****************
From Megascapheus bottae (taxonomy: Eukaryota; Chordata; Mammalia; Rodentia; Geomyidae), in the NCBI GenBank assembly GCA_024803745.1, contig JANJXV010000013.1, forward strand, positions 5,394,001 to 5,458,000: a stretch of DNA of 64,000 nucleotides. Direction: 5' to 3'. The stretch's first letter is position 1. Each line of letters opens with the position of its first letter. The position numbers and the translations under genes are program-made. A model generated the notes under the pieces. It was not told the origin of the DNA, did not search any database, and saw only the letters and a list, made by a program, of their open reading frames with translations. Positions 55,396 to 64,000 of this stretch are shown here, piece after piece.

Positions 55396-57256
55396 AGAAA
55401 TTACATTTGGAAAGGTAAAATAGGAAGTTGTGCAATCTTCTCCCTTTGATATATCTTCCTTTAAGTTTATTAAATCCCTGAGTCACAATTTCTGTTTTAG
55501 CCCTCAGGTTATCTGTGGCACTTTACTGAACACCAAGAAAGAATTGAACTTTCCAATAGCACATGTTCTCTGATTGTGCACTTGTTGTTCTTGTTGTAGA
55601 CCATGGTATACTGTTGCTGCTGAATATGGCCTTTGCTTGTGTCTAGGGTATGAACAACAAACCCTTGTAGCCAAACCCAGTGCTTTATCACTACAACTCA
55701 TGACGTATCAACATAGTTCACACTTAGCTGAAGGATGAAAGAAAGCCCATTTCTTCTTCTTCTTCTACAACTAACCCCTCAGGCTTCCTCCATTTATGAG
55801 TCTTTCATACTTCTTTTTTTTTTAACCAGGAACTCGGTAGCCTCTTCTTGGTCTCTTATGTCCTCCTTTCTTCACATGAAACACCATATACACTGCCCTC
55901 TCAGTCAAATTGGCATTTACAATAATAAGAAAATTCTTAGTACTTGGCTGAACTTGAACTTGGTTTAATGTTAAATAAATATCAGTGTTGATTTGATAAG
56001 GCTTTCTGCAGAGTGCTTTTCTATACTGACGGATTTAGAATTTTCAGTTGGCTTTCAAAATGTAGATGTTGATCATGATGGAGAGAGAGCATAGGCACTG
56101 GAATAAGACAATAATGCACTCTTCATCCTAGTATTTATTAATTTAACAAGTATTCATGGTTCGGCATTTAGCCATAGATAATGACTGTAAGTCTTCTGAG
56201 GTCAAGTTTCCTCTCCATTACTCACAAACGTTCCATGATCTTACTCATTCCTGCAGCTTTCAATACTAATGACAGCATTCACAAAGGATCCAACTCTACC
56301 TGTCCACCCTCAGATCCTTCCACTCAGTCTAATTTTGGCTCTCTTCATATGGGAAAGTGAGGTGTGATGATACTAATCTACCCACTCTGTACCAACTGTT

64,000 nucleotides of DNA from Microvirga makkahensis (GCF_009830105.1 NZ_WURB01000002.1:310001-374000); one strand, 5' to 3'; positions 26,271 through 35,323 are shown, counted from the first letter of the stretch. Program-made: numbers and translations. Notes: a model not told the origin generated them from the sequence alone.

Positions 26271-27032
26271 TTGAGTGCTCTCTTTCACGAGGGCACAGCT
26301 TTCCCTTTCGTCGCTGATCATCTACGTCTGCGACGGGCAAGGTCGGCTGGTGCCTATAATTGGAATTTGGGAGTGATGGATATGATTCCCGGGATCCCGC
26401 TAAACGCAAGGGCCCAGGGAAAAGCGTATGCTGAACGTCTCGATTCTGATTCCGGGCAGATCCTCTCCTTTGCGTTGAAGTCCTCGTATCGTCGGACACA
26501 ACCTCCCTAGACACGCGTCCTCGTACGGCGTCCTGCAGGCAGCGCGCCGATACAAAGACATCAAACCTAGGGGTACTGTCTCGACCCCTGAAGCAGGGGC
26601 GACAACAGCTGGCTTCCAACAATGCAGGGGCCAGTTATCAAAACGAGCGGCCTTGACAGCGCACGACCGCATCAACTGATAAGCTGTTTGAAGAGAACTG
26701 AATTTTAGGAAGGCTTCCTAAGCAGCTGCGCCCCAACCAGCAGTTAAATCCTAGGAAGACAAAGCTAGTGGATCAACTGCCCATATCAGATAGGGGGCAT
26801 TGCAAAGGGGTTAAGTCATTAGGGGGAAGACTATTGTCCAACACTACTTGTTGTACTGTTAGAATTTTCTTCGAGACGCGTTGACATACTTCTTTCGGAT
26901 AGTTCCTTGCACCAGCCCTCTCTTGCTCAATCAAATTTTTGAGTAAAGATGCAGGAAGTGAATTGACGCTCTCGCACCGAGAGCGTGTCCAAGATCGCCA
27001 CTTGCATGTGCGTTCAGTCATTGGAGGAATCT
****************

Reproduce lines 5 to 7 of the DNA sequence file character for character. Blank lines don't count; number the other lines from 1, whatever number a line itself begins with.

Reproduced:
55501 CCCTCAGGTTATCTGTGGCACTTTACTGAACACCAAGAAAGAATTGAACTTTCCAATAGCACATGTTCTCTGATTGTGCACTTGTTGTTCTTGTTGTAGA
55601 CCATGGTATACTGTTGCTGCTGAATATGGCCTTTGCTTGTGTCTAGGGTATGAACAACAAACCCTTGTAGCCAAACCCAGTGCTTTATCACTACAACTCA
55701 TGACGTATCAACATAGTTCACACTTAGCTGAAGGATGAAAGAAAGCCCATTTCTTCTTCTTCTTCTACAACTAACCCCTCAGGCTTCCTCCATTTATGAG